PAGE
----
The north London borough of Tottenham, where the fatal police shooting of alleged gang member Mark Duggan on Aug. 4 triggered the first riot two days later, has at least a dozen gangs rooted in the vicinity.

Duggan was a reputed member of The Stars gang in Tottenham and a relative of a major crime family in Manchester, northwest England. Police say Duggan, 29, was transporting a loaded Italian handgun hidden in a sock at the time of the police ambush. His last recorded words were a text to his pregnant girlfriend: "The Feds are following me."

Roy Gisby, who helps manage a London-wide charity called In-volve that tries to steer youths away from drugs and gangs, said how the violence spread from Tottenham demonstrated the hallmarks of gang direction. The lead rioters in attacks on shops brought cars for both getaways and carrying heavy loads, and deployed members using preset gang text lists to tie down police, he said.

"It's gang-led, no doubt about that," said Gisby, 59. "Look at what happened in Tottenham. The youngsters were kept in the streets there to riot, while the older ones went north to rob Enfield. It might've looked like chaos, but there was an order to it."

In Nottingham, the city of Robin Hood fame, gang members wearing the red bandanna of one of the city's biggest gangs, St. Ann's Posse, tossed gasoline bombs at a police station before ransacking a sportswear store. The following night, the city's other major gang, the Radford Boys, showed up in their black bandanas to lob Molotov cocktails at their turf's own police station, too.

"Radford didn't like that their big rivals were getting all the media attention, so they had to put on a show of force too," said Fellstrom, whose book focused on Nottingham gangs.

A national study by the Home Office, responsible for law and order in England, estimates that 6 percent of all boys and girls aged 10 to 19 — or around 50,000 people — are members of gangs. They're sometimes recruited by older gang members to serve as drug couriers, making deliveries by bike with little risk of being stopped by police, just as in the United States.

Weapons behind bloodshed
The starkest difference between British and American gangs is the firepower. In gun-control Britain, only the bigger gangs make firearms — smuggled in with drugs shipments from Holland, North Africa and the Caribbean — their weapon of choice. For U.K. teenage apprentices and wannabes, the knife is still king.

Most of the more than 5,000 stabbings a year in Britain, according police and social workers, are gangs attacking rivals who strayed into their areas, muscled into their rackets, or simply insulted them.

Already this year in London, eight teenagers have been stabbed to death. One wouldn't hand over his cell phone. Another was stopping a bicycle-borne gang from chasing his younger brother.

Such bloodshed pales in comparison to the epicenter of gang culture, Los Angeles, where an estimated 90,000 gang members have been blamed for the majority of 297 murders last year. The LA gang model is the world export leader, with chapters throughout the United States and Central America. Dozens of British gangs brand themselves as L.A.-style Crips and Bloods, too, although no true trans-Atlantic affiliation exists.

But even before England's August riots, gangs cast a bigger statistical shadow in London than in New York, where official crime figures last year recorded just 228 gang-related crimes — in a city that suffered 18,000 robberies and 532 murders. While experts there estimate New York's gangs to have around 17,000 members, they stick to business and discourage inter-gang conflict over turf.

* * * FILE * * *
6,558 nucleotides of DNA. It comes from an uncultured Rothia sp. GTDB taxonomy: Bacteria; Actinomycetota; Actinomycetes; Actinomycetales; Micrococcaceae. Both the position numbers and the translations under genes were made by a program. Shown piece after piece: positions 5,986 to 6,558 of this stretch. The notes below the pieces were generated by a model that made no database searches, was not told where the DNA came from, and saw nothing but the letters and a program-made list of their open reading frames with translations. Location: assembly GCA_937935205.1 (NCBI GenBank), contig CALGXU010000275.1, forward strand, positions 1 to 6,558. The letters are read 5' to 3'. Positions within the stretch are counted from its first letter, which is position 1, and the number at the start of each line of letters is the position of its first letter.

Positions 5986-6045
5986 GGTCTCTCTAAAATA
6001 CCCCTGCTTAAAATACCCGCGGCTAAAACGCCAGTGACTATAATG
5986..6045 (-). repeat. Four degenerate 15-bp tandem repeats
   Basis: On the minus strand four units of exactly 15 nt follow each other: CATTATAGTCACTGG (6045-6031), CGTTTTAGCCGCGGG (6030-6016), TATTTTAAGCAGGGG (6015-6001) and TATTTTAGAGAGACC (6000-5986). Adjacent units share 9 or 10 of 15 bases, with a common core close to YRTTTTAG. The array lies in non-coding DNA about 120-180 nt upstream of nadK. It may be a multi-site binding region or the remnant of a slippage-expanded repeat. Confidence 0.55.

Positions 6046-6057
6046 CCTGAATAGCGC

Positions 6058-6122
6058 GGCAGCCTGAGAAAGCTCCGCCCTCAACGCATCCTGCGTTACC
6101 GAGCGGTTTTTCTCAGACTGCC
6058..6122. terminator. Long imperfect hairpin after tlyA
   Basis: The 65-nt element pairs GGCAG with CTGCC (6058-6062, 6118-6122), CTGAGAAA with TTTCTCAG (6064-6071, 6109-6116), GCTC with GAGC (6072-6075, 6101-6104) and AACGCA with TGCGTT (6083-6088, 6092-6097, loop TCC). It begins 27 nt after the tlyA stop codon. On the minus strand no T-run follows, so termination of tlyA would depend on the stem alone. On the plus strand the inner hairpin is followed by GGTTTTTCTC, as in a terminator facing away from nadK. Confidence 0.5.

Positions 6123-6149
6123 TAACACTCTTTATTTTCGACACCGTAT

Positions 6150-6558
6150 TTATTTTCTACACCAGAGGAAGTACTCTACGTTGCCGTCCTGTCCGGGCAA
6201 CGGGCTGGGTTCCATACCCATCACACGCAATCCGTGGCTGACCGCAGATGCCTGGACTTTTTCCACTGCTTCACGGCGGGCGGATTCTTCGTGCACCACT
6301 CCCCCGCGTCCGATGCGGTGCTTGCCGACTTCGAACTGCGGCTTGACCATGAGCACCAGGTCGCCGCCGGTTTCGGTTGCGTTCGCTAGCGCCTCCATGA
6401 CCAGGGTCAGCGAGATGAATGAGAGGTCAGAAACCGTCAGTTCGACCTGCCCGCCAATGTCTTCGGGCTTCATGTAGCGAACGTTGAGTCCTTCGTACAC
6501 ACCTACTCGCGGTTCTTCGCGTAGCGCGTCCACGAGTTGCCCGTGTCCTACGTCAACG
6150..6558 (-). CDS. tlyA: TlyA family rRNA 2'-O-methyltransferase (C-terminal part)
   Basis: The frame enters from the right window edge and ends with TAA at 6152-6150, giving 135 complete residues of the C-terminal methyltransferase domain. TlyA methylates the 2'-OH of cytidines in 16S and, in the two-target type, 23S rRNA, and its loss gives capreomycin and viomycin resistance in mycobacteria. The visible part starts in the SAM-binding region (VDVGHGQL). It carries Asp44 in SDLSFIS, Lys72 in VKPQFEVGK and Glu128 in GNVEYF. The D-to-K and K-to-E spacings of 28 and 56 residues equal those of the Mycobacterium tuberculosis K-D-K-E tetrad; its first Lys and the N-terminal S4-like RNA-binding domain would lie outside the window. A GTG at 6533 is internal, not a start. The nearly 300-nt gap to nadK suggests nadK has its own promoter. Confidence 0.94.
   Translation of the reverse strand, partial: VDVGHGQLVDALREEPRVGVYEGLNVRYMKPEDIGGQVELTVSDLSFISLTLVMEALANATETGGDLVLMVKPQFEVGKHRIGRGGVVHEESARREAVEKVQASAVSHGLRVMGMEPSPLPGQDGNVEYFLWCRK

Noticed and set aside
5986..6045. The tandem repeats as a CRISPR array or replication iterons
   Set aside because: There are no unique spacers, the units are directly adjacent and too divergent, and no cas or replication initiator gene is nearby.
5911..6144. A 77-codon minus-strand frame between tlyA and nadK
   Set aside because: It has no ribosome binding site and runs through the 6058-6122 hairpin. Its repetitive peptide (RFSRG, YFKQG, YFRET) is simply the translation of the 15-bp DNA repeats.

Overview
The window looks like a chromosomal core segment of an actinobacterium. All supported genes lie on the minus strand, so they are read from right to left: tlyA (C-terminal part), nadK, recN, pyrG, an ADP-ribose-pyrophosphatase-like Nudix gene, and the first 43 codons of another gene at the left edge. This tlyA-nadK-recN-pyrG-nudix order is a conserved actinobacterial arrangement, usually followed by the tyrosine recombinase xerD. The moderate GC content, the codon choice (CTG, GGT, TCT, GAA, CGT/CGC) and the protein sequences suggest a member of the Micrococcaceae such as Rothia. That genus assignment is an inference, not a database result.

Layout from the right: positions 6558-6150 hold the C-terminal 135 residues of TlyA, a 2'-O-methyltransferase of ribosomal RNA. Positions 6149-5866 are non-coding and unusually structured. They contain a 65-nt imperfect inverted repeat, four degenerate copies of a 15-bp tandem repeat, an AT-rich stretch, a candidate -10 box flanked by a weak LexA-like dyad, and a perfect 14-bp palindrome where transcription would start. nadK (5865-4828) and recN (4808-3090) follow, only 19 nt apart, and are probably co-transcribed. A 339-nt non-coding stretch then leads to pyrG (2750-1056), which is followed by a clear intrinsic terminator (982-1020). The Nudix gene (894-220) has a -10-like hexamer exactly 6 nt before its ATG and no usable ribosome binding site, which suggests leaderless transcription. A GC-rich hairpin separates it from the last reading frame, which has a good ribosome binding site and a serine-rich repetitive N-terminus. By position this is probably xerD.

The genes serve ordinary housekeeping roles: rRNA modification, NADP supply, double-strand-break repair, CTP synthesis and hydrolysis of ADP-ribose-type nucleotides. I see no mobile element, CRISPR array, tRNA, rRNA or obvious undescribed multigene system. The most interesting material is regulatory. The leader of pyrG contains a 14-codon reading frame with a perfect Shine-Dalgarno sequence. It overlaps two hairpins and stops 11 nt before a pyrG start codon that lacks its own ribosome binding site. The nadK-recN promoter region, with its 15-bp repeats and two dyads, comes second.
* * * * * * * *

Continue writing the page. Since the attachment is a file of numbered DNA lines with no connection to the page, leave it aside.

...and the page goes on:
"New York doesn't have clearly demarcated gang territories," said David Brotherton, a youth gang expert and chairman of the sociology department at the John Jay College of Criminal Justice.

From 'Boston strategy' to LA's top cop
Britain's Cameron has just recruited the Los Angeles Police Department's former commander, William Bratton, to be his adviser on anti-gang tactics. Bratton previously commanded the police in Boston and New York, where his tactics were credited with greatly reducing gang-related bloodshed. Cameron and Bratton are expected to promote ideas pioneered 15 years ago in Boston by Harvard academic-turned-crime fighter David Kennedy.

Kennedy's "Boston strategy" seeks public meetings of police, probation workers, welfare providers, community residents, and a target audience of gang members. The discussions have been credited with delivering sharp drops in gang-related killings in Boston, Chicago and Cincinnati.

"It is now absolutely demonstrable that there is a better way to do this. There is a 15-year history in the United States in city after city after city. We don't think that London can fix its gang problem. We know it can fix it," Kennedy said.

While England has been slow to address its growth of gang culture, the gang-infested capital of Scotland — Glasgow — has already imported the Boston method.

Karen McCluskey, a director of Scotland's Violence Reduction Unit, in 2008 held her first Boston-style mass meeting with gang members in a Glasgow courthouse. She said gang members were shocked to learn the wealth of intelligence police held about them, appeared unaware of the range of help on offer, and were shamed by stories of how their behavior had terrified their neighborhoods.

McCluskey said her colleagues were skeptical that American anti-gang techniques could be imported meaningfully to Scotland, then watched Glasgow's gang-related violent crimes fall 46 percent in the past three years because of them.